Burning Wood, September 10, 2013

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Burning Wood



Costello and The Roots: What's so funny?

Sal Nunziato

Elvis Costello And The Roots
Wise Up Ghost

Elvis Costello is a frequent subject on these pages. Quite often, the sentiment is the same. "He stopped making good records after Bruce Thomas left." I am not of that mind. If I had my druthers, Costello and the Attractions would still be making records, sure. But the genre-hopping albums old El has been making have kept me on my toes, and some of them are better than a few of those Attractions records.

He's at it again, this time with The Roots from Philadelphia.

Reading about Wise Up Ghost these last few weeks had made me less interested than I was upon first hearing about this collaboration. All this talk about revisiting older Costello tunes and sampling tracks from records I wasn't that fond of to begin with took the wind out of my sails. But then, what was I really expecting from this marriage? Elvis rapping? I knew The Roots could play rock 'n' roll, but what would be the point?

The first single, "Walk Us Uptown," was released a few weeks ago, and as some predicted on these pages, it is not the best representation of what has come. Costello's voice on that first single sounds older and angrier, and with not much of a melody to work with, the hip-hop beats and textures wear thin. But elsewhere on this thrilling new record, Elvis & the band, anchored by one of the best drummers in the game, Ahmir Questlove Thompson, have created mini-masterworks.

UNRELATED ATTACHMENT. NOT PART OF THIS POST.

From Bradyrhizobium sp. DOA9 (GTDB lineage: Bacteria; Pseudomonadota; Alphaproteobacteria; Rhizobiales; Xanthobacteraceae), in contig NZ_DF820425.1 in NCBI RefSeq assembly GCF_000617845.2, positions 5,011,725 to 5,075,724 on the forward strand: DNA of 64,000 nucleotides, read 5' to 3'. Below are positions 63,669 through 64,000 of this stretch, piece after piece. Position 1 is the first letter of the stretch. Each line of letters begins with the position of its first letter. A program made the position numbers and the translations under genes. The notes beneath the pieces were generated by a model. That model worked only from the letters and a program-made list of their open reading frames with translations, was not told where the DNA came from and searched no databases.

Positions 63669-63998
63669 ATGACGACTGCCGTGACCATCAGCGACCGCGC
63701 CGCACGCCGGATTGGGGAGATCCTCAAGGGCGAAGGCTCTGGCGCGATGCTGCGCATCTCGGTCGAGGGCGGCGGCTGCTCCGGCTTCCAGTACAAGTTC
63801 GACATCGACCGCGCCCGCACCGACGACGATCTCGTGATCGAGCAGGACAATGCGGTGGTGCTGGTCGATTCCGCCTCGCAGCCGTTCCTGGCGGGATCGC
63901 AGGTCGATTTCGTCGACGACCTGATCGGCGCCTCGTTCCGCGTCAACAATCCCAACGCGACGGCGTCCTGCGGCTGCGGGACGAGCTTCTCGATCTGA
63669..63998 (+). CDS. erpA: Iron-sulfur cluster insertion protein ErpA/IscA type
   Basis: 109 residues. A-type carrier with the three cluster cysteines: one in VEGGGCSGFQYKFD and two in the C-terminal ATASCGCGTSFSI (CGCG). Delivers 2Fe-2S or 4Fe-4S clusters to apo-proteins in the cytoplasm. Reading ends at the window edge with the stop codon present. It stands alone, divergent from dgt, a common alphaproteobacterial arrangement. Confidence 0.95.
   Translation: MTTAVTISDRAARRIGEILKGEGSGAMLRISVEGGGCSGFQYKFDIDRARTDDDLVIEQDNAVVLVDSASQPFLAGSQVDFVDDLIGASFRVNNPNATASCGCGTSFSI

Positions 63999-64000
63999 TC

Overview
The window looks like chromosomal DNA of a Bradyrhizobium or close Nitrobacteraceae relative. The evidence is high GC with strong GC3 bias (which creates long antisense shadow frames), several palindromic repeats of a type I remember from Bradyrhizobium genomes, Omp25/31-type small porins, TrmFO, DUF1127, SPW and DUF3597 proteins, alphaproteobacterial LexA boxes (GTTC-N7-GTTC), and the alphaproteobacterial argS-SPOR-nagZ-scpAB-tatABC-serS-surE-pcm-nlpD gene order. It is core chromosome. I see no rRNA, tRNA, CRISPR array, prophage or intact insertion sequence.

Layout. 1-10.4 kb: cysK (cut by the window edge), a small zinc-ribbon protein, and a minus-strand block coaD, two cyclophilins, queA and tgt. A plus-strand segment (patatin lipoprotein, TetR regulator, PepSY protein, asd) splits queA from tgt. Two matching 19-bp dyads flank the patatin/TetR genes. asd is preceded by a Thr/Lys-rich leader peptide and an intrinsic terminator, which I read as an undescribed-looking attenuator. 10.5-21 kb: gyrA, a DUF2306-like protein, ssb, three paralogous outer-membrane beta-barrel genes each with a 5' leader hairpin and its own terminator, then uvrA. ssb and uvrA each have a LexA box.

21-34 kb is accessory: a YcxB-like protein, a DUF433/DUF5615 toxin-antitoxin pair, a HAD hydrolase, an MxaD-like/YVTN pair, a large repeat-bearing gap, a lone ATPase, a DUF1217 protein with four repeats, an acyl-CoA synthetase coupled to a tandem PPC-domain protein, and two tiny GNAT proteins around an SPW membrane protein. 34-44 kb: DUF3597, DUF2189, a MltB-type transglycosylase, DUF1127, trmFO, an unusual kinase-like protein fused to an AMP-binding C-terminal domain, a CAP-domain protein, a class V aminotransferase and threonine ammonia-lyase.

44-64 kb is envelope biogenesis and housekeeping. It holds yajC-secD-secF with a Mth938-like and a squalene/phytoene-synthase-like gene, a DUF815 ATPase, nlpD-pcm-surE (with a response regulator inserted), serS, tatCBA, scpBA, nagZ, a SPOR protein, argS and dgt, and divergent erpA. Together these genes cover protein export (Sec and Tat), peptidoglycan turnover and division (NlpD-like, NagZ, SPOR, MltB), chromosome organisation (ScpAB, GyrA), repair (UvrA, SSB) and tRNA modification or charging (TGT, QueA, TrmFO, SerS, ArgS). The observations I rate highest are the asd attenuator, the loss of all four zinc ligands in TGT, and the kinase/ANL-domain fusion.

Songs like "Sugar Won't Work," with its classic Costello melody, greasey groove and Philly strings circa 1972, as well as the epic title track, are powerhouses of sound. "Tripwire," sampling Costello's "Satellite" from Spike is sweet and understated, feeling like something Marvin Gaye might have recorded in between In Our Lifetime and Midnight Love. "Stick Out Your Tongue" is the "Pills & Soap" rewrite, and again, it's fresh and exciting. This is not a throwaway, or some vanity project.

I've made four complete passes through Wise Up Ghost, each time better than the last. Fair warning though, if you've already lost your taste for Costello, reentry may prove difficult. But trust me, there's a lot of music here and it's very strong. Wipe the slate if it helps. Just don't ignore Wise Up Ghost.

Tags: Wise Up GhostThe RootsQuestloveWalk Us UptownSugar Won't WorkTripwireSatelliteSpikeMarvin GayeStick Out Your TonguePills And SoapBruce ThomasThe Attractions

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Burning Wood, September 10, 2013

Sal Nunziato reviews Wise Up Ghost.


Wise Up Ghost album cover.jpg


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